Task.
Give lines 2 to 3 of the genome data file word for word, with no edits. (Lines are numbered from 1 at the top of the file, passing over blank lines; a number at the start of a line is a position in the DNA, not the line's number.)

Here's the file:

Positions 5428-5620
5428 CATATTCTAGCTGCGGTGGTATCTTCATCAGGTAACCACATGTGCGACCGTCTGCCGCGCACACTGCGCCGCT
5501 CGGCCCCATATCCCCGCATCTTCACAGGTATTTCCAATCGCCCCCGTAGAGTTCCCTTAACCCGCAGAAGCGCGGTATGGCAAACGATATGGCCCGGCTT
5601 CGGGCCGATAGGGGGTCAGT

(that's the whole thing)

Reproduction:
5428 CATATTCTAGCTGCGGTGGTATCTTCATCAGGTAACCACATGTGCGACCGTCTGCCGCGCACACTGCGCCGCT
5501 CGGCCCCATATCCCCGCATCTTCACAGGTATTTCCAATCGCCCCCGTAGAGTTCCCTTAACCCGCAGAAGCGCGGTATGGCAAACGATATGGCCCGGCTT